Poison's Dark Works in Renaissance England
Poison's Dark Works in Renaissance England considers the ways sixteenth- and seventeenth-century fears of poisoning prompt new models for understanding the world even as the fictive qualities of poisoning frustrate attempts at certainty. Whether English writers invoke literal poisons, as they do in so many revenge dramas, homicide cases, and medical documents, or whether poisoning appears more metaphorically, as it does in a host of theological, legal, philosophical, popular, and literary works, this particular, "invisible" weapon easily comes to embody the darkest elements of a more general English appetite for imagining the hidden correlations between the seen and the unseen.
This book is an inherently interdisciplinary project. This book works from the premise that accounts of poisons and their operations in Renaissance texts are neither incidental nor purely sensational; rather, they do moral, political, and religious work which can best be assessed when we consider poisoning as part of the texture of Renaissance culture. Placing little known or less-studied texts (medical reports, legal accounts, or anonymous pamphlets) alongside those most familiar to scholars and the larger public (such as poetry by Edmund Spenser and plays by William Shakespeare and Thomas Middleton) allows us to appreciate the almost gravitational pull exerted by the notion of poison in the Renaissance. Considering a variety of texts, written for disparate audiences, and with diverse purposes, makes apparent the ways this crime functions as both a local problem to be solved and as an apt metaphor for the complications of epistemology.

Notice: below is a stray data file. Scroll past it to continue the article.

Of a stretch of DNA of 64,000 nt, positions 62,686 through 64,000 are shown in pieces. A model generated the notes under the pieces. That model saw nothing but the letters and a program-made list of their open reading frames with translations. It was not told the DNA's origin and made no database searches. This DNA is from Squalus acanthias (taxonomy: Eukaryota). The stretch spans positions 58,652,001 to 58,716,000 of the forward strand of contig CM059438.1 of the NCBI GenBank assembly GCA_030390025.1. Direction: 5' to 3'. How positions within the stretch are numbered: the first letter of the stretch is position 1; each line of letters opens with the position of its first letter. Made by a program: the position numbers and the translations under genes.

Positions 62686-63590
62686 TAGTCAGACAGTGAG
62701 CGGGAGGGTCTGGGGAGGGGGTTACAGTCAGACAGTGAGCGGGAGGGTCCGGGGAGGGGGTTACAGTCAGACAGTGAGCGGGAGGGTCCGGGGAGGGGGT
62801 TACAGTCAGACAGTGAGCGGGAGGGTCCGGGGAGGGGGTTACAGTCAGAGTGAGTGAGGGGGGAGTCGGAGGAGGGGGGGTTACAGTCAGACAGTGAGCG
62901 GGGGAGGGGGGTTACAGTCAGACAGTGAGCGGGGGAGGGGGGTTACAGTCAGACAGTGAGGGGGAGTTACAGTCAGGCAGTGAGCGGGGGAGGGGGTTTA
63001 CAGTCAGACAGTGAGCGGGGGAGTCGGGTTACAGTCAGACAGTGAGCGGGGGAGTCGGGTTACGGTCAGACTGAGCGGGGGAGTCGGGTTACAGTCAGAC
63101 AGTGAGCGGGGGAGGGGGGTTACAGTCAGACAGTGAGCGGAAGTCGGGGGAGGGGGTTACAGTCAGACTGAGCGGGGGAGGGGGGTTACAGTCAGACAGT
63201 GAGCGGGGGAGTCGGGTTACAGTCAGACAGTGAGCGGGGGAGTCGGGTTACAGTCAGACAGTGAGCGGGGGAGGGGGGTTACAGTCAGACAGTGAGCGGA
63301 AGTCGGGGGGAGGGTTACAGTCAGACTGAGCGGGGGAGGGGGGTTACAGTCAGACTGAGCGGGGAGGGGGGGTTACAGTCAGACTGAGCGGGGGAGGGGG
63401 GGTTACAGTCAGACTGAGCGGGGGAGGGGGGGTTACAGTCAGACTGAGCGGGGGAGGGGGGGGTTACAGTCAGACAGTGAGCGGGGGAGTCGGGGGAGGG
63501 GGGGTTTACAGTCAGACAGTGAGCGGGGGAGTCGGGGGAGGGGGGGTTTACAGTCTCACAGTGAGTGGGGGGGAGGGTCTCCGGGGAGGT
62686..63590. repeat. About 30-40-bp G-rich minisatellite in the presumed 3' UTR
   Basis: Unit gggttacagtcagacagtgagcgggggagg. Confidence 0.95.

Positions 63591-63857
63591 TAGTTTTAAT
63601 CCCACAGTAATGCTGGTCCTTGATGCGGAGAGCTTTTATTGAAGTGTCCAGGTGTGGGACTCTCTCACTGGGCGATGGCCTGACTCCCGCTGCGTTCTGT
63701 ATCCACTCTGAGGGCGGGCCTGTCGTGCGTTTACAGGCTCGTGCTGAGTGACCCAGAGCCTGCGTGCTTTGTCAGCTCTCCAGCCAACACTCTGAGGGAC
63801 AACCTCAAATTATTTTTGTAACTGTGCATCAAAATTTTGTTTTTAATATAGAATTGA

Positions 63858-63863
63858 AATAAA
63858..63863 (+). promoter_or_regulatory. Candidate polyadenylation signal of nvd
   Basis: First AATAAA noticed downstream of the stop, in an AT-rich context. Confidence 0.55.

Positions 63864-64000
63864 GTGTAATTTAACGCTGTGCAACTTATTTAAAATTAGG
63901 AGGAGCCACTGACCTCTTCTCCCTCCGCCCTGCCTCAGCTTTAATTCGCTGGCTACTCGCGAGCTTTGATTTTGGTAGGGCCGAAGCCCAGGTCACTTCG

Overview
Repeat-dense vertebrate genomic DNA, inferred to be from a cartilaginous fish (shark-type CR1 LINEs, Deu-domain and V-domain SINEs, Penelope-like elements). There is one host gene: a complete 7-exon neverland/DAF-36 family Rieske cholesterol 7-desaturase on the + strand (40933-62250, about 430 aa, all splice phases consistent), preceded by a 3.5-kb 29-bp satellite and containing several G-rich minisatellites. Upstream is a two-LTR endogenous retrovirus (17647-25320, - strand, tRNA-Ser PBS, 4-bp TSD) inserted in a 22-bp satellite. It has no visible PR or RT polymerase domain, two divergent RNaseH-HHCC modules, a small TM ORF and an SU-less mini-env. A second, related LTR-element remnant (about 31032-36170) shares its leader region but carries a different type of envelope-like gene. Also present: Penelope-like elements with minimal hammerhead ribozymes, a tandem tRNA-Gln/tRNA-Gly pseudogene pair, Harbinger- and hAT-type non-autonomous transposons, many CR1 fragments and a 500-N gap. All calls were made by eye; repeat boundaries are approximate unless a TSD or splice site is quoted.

Miranda Wilson is assistant professor of English at the University of Delaware.